Kim Kardashian and the Line Between Empowerment and Plain Old Self-Absorption

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This was the week everyone with a public profile and a social media account had something to say about Kim Kardashian’s nude selfie. There were so many philosophical questions posed: was it a step backwards? Was it feminist? Was it something a bad girl would do, or the act of a super-powerful woman? Indeed, the world of celebrity social media accounts resembled a heated feminist listserv discussion.

First into the fray was Chloë Grace Moretz, who mawkishly admonished the reality star for not promoting good “goals” for young women. “I truly hope you realize how important setting goals are for young women, teaching them we have so much more to offer than just our bodies,” she tweeted, and then deleted — later making sure to note she was not slut-shaming. Really, she wasn’t.

In this same vein, memes contrasting Kardashian with more buttoned-up NBA wife Ayesha Curry circulated, leading to a discussion of the Madonna-whore complex online. Celebrities Pink and Amber Rose also each weighed in, with Pink on Team “Brains Over Bodies” (basically a veiled “Kim’s a bad girl” response) and Amber Rose on Team “Leave Kim Alone!”

Pink encouraged women to use their non-physical assets to feel self-respect, while Rose responded:

Now, if u wanna talk to kids and be a mentor to young teens, tell them to go to school and to not use their bodies to get ahead?! I’m all for it! But please as a grown woman let another grown woman live as she wishes. That’s our problem! We’re so quick to down each other instead of uplifting! Pink, We’ve seen u damn near naked swinging from a rope( Beautifully) but what’s the difference between a rope, a pole and a pic on Instagram?

Finally, not to be outdone by the younger women. Sharon Osbourne posted her own nude selfie in response to Kim Kardashian’s cry of “empowerment,” declaring herself inspired and, yes, empowered.

Meanwhile, Bette Midler made fun of Kardashian and took part in a spirited back and forth with the reality star and queen of the sexy selfie:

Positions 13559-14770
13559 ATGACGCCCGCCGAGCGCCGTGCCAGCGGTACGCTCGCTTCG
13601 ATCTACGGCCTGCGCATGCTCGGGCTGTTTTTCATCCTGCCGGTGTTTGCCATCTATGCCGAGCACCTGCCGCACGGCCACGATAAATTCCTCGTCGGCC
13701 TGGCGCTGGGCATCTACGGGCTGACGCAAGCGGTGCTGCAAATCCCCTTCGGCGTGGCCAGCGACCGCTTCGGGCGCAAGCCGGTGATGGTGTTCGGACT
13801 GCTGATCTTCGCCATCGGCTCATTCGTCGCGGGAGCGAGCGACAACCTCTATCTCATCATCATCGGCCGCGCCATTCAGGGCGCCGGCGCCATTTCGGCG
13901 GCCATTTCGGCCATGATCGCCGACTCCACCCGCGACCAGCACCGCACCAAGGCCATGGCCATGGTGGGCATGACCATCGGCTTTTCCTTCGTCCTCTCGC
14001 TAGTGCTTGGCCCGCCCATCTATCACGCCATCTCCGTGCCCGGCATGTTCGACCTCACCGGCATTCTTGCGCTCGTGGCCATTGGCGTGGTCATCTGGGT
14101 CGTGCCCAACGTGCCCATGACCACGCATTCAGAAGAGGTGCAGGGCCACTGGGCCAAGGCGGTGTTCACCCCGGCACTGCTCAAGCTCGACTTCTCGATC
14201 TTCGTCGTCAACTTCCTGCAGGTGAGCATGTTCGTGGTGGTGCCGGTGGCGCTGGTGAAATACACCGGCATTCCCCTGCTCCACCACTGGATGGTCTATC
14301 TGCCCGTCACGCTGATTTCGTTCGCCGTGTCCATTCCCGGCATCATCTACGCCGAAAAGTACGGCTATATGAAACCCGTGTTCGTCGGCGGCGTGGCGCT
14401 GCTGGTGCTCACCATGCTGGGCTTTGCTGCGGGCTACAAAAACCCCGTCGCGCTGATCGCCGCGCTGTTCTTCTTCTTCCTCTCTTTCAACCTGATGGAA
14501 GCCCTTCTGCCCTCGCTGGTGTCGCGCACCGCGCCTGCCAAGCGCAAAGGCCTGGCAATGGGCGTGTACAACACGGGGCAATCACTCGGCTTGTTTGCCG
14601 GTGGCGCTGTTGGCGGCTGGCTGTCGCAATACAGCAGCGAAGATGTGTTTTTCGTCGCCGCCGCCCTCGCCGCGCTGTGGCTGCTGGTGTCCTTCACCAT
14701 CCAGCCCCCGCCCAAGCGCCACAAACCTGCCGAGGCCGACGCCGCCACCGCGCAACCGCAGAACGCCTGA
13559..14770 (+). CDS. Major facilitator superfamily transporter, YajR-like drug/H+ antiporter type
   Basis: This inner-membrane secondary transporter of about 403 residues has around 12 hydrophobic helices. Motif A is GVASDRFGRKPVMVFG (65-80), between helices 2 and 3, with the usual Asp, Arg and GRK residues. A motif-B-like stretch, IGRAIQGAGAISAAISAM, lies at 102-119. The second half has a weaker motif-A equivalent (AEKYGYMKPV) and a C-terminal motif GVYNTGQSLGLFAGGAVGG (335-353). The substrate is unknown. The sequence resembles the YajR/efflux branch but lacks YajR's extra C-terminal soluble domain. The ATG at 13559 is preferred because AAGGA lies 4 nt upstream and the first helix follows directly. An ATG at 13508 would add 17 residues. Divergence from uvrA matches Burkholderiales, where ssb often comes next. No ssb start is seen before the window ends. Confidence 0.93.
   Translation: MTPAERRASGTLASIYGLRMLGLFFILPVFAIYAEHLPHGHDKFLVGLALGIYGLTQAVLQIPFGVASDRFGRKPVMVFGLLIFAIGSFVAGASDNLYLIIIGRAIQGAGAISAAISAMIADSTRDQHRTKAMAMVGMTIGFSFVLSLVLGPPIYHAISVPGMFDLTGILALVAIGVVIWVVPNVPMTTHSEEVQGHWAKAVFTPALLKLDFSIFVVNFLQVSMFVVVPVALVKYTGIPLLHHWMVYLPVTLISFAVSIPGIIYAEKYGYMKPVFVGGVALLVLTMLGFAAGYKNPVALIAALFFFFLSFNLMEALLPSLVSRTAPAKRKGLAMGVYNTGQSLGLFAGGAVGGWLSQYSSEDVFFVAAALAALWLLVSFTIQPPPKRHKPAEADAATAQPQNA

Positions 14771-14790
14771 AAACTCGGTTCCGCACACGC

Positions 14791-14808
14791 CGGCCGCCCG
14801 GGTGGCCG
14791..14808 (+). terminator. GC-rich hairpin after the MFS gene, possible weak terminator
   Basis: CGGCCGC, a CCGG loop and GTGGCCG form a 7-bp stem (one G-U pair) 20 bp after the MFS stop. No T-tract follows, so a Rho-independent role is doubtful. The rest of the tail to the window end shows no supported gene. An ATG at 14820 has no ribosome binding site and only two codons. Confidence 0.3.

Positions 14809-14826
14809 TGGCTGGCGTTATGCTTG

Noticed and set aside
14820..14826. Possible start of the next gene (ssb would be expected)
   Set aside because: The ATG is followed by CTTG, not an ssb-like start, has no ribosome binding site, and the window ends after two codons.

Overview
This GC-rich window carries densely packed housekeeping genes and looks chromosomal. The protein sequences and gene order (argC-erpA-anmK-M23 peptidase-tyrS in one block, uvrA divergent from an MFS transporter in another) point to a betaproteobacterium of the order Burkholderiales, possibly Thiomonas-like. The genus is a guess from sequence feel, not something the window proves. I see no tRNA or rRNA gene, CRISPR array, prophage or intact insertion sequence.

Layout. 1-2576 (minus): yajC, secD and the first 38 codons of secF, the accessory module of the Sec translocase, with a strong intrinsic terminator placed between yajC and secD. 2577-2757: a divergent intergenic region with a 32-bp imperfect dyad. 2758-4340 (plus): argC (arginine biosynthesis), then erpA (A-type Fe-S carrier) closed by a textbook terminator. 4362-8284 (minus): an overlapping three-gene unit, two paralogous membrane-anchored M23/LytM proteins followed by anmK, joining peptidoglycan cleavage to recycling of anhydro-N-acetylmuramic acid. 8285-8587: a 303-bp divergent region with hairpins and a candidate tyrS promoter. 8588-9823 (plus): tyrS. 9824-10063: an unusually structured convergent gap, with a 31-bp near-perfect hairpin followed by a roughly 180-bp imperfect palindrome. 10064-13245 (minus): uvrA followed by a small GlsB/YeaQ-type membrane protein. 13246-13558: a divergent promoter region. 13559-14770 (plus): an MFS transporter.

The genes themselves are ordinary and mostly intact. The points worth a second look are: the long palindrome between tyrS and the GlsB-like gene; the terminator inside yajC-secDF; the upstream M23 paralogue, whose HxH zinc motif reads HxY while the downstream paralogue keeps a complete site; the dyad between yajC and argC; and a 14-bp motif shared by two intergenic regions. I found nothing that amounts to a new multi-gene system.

And what did the selfie queen herself have to say about all this discussion? On Twitter, Kardashian was at the ready with sharp and witty retorts for all the naysayers that mostly consisted of shade-throwing and garden-variety disses, but she also penned an essay, which of course was available only at her own website and required a subscription to read. Her piece included the following statement:

I am empowered by my sexuality. I am empowered by feeling comfortable in my skin. I am empowered by showing the world my flaws and not being afraid of what anyone is going to say about me. And I hope that through this platform I have been given, I can encourage the same empowerment for girls and women all over the world.

As delightful as her confidence is, Kardashian’s implication that simply posting glamorous, well-framed shots of her attractive body is somehow a victory for all the women of the world epitomizes the worst aspects of commodified feminism in 2016: the conflation of “branding,” narcissism, and self-absorption with some kind of political statement. Self-love is regularly co-opted these days, used to hawk products and promote fairly typical beauty standards (which Kardashian, curves and all, embodies), and the Kardashians are very guilty of this. So in my mind, it was acceptable for Midler to poke fun at Kardashian’s self-obsession, the main feature of her persona.

Furthermore, I still remain perplexed by the idea of selfie as inherent moral good. Feminism can liberate practices from undue scrutiny without exalting those practices. Staring at our own visages and bodies, or asking others for approval, doesn’t have an inherent value; their worth and meaning depend on context. The best thing Kardashian can do with her image is convince people with all sorts of bodies to be proud of them, which has clearly worked to an extent (see: Osbourne’s pic). Yet others are frustrated by the attention she gets, and it clearly makes them feel worse, or worried. It raises the question: are voices like Pink and Moretz merely speaking out for the purpose of shaming Kardashian, or are they perhaps also women in entertainment who often feel reduced to their bodies and wish they could all be taken more seriously?

It’s a valid question to raise, but misdirected. Better that celebrities own their opinions like Carrie Fisher and use their own selves to make the point that bodies aren’t everything. Using another woman’s body as your object lesson is always a mistake.

This is a a fine distinction: Kardashian shouldn’t be shamed or called out for for her picture. It’s sexist to harp on women’s vanity as though it’s some sort of fatal flaw since it’s a human trait, and men are vain to the same extent. But must we herald glamour and mirror-gazing, whether nude or clothed, as a feminist triumph? I will be satisfied with the state of Internet feminism if we just accept vanity, from folks of all gender permutations, as a habit akin to oversleeping, binge-watching TV, or eating breakfast: semi-universal, fun to share, and most importantly morally neutral, neither a blow for women’s equality nor against it.